Featured on Feb 04, 2011
Mimi O Chun
"I ♥ Life Experiments."
Truthfully, I'd love to say I was a perfumer, piano tuner, horse trainer, or some other equally obscure or character-building profession in a former life, but the fact of the matter remains that I'm the daughter of a fine artist and a computer scientist. My fate as a designer was pretty much sealed by the time I was a zygote. Yawn, I know. But throughout the years, I've been blessed to have worked with some fascinating people (a former boss who insisted on a monochromatic fruitbowl; always Bartlett pears and bananas), visited some breathtaking places (a sheep farm in the high mountains of New Zealand), and responded to some pretty unusual creative briefs (Design a traveling tour set for Steely Dan that embodies the 50s version of the future). I currently work as the design director of General Assembly, but in what remaining time I have, you can find me knocking back the occasional Stoli, tonic, and splash of cran, voraciously consuming media, or making and writing things in response—some of which can be found here.
- Title: Design Director, General Assembly
- Location: East Village, Union Square
- Contact: @mimiochun
You're originally from a suburb outside of Philadelphia. Can you give us a quick summary of how you ended up in New York City and why you choose to live here?
I spent a lot of time in New York in my youth—I mentioned that my mother was a painter, which meant that we were often in the city visiting galleries or museum shows. We would stay with my godparents who lived in a loft on Houston Street, so my sister and I would wander the streets of Soho absorbing everything happening around us. I found the city's density and diversity intoxicating, and as a young designer fresh out of college, it just made sense to begin my career here. Since then, I've lived in other cities (including San Francisco and Chicago) and have entertained the notion of moving to a rural area or even abroad, but in many ways, I consider New York my basecamp.
What does it mean to be the Design Director of "an urban campus for entrepreneurs" that seeks to "transform industry and culture through technology and design"?
The short answer is that we're still in the process of figuring it out. The long-winded answer is that for the past nine months, I've collaborated with the founding team on General Assembly's holistic experience design. We began by articulating our mission and the values that define us, and then used them to steer the subsequent development of more concrete touchpoints (e.g. name, identity, web, signage, space) as well as the less tangible aspects of GA (e.g. mechanisms for community-building, partnerships, internal practices). In this next phase, our focus is working with our membership and other practitioners, academics, and thought-leaders to craft a curriculum and content that lies at the intersection of technology, design, and entrepreneurship.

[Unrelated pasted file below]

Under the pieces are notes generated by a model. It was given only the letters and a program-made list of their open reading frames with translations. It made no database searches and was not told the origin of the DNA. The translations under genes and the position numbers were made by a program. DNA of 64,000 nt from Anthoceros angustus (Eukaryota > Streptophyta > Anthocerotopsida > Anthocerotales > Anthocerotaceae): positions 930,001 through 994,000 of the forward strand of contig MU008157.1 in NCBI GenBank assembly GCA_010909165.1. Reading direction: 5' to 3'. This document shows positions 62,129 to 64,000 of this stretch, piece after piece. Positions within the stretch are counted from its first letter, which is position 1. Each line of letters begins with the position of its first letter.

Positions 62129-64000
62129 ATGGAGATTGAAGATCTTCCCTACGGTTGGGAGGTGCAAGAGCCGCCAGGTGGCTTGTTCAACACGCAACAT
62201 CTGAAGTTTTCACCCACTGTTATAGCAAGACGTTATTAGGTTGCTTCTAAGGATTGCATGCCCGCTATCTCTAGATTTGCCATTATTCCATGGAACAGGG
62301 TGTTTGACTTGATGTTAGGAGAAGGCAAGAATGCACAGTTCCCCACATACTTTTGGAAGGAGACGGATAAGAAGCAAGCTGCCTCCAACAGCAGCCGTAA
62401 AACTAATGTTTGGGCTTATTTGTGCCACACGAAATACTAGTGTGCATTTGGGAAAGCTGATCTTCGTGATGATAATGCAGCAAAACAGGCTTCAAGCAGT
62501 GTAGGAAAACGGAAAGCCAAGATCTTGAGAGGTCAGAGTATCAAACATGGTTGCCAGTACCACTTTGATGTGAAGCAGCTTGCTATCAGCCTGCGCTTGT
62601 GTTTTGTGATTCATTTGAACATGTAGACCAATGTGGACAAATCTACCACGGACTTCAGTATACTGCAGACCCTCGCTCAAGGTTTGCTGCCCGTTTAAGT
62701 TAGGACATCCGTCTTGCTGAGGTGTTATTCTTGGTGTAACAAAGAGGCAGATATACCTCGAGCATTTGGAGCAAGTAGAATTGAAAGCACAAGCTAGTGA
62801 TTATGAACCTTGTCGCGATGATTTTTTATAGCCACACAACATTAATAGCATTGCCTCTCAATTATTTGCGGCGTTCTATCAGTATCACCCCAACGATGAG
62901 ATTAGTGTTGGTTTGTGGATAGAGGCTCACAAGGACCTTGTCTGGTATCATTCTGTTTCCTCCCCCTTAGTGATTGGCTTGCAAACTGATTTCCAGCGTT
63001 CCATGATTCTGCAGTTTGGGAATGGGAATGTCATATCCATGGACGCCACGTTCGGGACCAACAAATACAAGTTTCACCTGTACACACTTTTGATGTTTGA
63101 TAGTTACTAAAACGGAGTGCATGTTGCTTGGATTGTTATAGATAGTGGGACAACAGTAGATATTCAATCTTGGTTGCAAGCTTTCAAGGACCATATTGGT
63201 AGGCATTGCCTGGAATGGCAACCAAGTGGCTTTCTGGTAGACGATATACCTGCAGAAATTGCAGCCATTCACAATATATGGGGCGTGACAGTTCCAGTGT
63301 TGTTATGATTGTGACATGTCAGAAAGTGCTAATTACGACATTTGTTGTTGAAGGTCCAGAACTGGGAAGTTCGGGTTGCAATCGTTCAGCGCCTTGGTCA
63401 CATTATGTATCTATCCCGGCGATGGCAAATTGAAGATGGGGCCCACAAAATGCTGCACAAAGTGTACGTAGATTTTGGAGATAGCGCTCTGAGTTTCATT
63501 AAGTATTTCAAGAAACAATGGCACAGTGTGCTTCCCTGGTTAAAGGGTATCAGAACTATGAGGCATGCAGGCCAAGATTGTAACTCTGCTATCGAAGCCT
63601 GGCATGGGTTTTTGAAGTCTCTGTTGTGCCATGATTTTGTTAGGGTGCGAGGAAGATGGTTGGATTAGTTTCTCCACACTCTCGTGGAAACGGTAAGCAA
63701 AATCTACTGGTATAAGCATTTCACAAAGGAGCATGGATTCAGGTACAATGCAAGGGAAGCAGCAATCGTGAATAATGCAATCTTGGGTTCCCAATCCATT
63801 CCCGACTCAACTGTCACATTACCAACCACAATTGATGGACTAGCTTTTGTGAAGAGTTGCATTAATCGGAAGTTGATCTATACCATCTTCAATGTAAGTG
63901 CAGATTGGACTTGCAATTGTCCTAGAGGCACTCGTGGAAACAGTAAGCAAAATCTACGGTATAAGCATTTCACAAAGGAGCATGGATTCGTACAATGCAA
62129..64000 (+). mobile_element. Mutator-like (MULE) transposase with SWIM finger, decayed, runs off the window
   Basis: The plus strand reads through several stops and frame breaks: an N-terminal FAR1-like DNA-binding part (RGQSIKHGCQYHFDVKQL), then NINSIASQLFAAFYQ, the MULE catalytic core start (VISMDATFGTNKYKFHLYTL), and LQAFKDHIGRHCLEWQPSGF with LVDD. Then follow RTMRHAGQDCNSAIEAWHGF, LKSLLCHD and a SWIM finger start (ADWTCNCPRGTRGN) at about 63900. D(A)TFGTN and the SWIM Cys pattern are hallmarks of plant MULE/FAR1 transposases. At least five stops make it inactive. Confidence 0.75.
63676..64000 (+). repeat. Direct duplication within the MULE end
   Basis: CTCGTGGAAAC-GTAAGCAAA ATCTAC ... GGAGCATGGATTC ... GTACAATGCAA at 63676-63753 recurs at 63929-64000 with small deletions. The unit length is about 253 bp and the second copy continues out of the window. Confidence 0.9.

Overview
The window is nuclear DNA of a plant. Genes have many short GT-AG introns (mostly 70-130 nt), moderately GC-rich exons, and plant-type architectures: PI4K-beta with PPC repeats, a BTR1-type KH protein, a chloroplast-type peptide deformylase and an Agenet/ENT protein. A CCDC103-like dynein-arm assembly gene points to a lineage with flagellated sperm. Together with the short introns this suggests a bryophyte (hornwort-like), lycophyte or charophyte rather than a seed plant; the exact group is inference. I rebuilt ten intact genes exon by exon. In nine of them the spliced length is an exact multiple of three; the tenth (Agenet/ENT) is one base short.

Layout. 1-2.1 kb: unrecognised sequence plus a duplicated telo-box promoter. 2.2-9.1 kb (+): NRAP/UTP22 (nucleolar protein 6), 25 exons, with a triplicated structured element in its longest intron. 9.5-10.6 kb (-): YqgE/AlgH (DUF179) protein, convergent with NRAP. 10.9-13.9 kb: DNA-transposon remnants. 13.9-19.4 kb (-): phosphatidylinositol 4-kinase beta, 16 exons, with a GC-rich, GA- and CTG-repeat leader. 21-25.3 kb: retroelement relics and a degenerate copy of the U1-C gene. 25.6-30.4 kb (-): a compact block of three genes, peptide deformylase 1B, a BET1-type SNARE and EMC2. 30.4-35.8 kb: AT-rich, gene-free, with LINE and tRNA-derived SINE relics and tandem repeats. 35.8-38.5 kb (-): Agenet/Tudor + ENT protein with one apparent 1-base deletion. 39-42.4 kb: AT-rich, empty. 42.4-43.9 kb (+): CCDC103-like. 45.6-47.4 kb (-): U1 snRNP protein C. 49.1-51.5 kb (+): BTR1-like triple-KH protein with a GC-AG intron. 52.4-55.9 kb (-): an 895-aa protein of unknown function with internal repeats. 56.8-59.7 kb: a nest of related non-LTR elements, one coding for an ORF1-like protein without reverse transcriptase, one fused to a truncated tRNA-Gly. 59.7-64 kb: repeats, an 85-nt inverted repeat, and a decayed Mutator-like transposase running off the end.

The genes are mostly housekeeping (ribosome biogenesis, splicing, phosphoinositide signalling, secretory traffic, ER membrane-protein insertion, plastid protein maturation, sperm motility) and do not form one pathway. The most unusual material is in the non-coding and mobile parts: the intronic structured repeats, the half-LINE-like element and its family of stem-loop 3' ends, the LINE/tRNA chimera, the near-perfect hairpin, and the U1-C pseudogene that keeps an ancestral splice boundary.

What's your favorite place to eat around General Assembly? How about to grab a drink?
If I had to qualify my relationship with food, I'd say I'm an Efficient Foodie, in that I really enjoy experiencing (and reading about) the craftsmanship, culture, science, and politics behind food—but it's an indulgence that generally occurs in the evenings while in the company of friends, paired with riveting conversation and a bottle of wine. During the day, I tend to be overly preoccupied with work (I could probably learn a lot from the Spaniards with their siestas), so my food choices are a lot less adventurous and much more habitual—it's generally a soup or salad from Le Pain, with the occasional cupcake thrown in for good measure. But the area is filled with great lunch and dinner spots like City Bakery, ABC Kitchen, Eataly, Tarallucci, Spoon, and, of course, bastions of The Tom Colicchio Empire (Craft, Craftbar, 'wichcraft). As for watering holes in the neighborhood, I prefer low-key places with room at the bar—Park Bar's a favorite for that reason.
You mention in your first blog post that there are a "catacomb's worth of skeletons" in your closet. Are there any skeletons that you feel as if when looked at in retrospect, they actually ended up helping you get to where you are now (that you're willing to talk about now)?
By skeletons, I was mostly referring to friendships or relationships that have come and gone for one reason or another. I've always believed that every exchange, experience, or moment I've shared with another person impacts who I am today and who I'll be tomorrow. Our lives are intricate, labyrinthine flow charts—with an almost infinite number of individuals exerting influence throughout. To that end, I'm starting a new blog called Carriage Return—which is a repository for letters written to those from our past. My intent is to create a space for expressing the things we wished we'd had the opportunity, time, wisdom, honesty, or courage to say if circumstances were different today. At this point, it's really just an experiment, but my hope is that should it actually become robust (and populated with content beyond my own) it will function as a collective mirror of individual and universal stories—one in which we are able to recognize ourselves.